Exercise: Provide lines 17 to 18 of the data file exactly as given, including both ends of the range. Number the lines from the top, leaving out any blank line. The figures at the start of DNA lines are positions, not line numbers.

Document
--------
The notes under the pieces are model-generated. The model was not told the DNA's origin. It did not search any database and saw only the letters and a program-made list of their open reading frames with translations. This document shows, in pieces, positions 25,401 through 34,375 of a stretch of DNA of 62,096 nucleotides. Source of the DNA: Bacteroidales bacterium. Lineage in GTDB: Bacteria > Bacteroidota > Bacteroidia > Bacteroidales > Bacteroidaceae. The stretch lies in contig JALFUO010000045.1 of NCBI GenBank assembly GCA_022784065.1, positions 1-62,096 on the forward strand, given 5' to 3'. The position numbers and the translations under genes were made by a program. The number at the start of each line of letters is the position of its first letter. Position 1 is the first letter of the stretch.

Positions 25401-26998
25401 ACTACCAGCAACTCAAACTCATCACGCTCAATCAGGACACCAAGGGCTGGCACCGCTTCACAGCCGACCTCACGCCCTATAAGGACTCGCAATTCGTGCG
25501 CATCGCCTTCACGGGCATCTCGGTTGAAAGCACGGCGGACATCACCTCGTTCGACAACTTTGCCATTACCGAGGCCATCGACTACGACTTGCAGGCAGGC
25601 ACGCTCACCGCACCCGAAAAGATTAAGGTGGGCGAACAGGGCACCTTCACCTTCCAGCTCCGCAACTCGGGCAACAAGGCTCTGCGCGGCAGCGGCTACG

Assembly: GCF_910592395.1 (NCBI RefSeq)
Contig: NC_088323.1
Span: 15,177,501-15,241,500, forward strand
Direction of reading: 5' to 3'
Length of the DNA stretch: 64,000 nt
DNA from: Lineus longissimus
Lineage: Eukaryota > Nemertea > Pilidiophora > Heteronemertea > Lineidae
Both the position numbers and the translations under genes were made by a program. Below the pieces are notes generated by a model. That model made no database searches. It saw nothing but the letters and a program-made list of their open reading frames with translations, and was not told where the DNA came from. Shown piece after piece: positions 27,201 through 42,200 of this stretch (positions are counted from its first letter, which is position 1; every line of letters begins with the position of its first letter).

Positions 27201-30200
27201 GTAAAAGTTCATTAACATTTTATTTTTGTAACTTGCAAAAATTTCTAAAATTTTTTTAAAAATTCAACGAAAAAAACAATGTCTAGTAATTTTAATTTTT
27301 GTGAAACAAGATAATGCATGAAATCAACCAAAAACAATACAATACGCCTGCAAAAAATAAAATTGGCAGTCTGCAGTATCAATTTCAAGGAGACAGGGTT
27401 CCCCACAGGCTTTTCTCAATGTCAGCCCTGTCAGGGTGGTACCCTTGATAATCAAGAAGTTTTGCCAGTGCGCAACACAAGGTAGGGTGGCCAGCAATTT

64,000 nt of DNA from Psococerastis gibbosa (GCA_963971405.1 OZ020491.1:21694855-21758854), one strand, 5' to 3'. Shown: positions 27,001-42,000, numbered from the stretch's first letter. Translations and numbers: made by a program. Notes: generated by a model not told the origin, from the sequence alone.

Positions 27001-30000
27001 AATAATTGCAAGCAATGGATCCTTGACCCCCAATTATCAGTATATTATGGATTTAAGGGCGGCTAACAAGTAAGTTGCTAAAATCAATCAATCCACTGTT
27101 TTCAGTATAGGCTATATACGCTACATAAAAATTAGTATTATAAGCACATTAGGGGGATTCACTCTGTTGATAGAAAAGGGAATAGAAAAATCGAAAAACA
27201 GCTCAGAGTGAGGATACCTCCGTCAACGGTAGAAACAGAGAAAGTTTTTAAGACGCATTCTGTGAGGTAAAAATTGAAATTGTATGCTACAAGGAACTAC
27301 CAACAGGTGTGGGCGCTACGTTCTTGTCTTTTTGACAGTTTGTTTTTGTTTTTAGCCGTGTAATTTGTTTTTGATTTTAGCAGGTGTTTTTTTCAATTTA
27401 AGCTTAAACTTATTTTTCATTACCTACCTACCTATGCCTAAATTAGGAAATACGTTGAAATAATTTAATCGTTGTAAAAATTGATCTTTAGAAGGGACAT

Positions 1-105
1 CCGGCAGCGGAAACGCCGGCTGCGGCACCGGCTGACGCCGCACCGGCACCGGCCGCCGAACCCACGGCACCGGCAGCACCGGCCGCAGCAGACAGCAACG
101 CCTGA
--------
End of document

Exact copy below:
27401 CCCCACAGGCTTTTCTCAATGTCAGCCCTGTCAGGGTGGTACCCTTGATAATCAAGAAGTTTTGCCAGTGCGCAACACAAGGTAGGGTGGCCAGCAATTT

64,000 nt of DNA from Psococerastis gibbosa (GCA_963971405.1 OZ020491.1:21694855-21758854), one strand, 5' to 3'. Shown: positions 27,001-42,000, numbered from the stretch's first letter. Translations and numbers: made by a program. Notes: generated by a model not told the origin, from the sequence alone.